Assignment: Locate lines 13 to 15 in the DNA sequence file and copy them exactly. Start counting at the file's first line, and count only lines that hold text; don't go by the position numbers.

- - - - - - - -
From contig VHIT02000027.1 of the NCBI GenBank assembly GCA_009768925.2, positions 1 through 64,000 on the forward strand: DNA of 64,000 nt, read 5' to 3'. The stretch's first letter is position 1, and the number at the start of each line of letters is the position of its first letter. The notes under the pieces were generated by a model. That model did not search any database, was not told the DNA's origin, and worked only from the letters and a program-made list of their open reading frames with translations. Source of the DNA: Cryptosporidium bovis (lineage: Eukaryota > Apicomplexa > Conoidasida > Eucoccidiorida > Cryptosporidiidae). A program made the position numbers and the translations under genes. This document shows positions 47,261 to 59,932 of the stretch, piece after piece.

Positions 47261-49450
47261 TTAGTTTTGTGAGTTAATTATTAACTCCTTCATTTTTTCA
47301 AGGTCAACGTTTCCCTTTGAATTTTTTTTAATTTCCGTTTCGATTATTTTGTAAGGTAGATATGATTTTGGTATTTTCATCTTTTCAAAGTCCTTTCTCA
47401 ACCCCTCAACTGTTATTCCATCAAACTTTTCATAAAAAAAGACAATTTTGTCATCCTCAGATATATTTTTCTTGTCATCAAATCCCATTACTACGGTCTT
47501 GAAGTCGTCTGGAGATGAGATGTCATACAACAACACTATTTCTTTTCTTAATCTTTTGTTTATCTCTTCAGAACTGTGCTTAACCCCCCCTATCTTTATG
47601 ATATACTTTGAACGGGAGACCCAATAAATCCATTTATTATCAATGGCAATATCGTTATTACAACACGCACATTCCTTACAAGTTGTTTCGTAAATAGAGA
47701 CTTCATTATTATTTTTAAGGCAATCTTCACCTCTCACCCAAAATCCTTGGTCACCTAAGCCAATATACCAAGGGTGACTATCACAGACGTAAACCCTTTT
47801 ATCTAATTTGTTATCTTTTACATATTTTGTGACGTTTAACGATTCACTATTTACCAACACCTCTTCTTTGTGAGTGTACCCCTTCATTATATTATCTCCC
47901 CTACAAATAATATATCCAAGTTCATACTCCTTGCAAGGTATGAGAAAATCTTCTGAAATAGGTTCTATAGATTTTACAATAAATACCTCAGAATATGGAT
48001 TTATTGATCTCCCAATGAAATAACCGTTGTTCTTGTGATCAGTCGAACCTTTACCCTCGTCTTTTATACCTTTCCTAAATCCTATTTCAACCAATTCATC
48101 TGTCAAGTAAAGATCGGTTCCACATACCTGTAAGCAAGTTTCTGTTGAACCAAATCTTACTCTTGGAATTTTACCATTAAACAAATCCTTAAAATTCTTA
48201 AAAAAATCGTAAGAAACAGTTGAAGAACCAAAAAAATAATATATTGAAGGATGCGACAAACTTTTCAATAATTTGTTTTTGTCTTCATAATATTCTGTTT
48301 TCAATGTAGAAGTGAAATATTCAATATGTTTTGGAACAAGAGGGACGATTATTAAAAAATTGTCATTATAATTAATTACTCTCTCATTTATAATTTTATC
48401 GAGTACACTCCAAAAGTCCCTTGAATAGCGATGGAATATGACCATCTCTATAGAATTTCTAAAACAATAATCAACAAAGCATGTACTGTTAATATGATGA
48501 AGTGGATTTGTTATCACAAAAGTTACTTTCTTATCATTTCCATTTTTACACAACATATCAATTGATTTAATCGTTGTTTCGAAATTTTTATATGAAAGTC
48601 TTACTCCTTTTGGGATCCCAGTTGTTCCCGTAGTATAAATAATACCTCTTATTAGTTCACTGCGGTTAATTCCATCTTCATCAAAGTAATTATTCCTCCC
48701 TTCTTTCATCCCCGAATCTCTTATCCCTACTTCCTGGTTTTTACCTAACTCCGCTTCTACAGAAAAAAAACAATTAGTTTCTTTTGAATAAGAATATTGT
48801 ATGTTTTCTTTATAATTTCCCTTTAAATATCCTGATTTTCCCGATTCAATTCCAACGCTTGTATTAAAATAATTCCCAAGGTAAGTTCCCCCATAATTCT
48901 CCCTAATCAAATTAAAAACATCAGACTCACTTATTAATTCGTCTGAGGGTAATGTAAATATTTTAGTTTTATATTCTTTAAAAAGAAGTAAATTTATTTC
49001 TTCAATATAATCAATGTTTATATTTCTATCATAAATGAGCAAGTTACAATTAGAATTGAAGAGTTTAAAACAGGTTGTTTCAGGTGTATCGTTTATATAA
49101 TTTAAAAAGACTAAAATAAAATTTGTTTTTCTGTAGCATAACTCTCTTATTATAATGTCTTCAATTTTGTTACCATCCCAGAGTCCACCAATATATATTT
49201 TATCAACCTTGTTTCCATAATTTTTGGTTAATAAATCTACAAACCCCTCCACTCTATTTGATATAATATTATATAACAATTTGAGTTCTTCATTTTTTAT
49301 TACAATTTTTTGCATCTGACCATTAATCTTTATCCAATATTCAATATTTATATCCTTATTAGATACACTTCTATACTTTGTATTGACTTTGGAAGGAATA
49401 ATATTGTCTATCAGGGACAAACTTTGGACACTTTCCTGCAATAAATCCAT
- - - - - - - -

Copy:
48201 AAAAAATCGTAAGAAACAGTTGAAGAACCAAAAAAATAATATATTGAAGGATGCGACAAACTTTTCAATAATTTGTTTTTGTCTTCATAATATTCTGTTT
48301 TCAATGTAGAAGTGAAATATTCAATATGTTTTGGAACAAGAGGGACGATTATTAAAAAATTGTCATTATAATTAATTACTCTCTCATTTATAATTTTATC
48401 GAGTACACTCCAAAAGTCCCTTGAATAGCGATGGAATATGACCATCTCTATAGAATTTCTAAAACAATAATCAACAAAGCATGTACTGTTAATATGATGA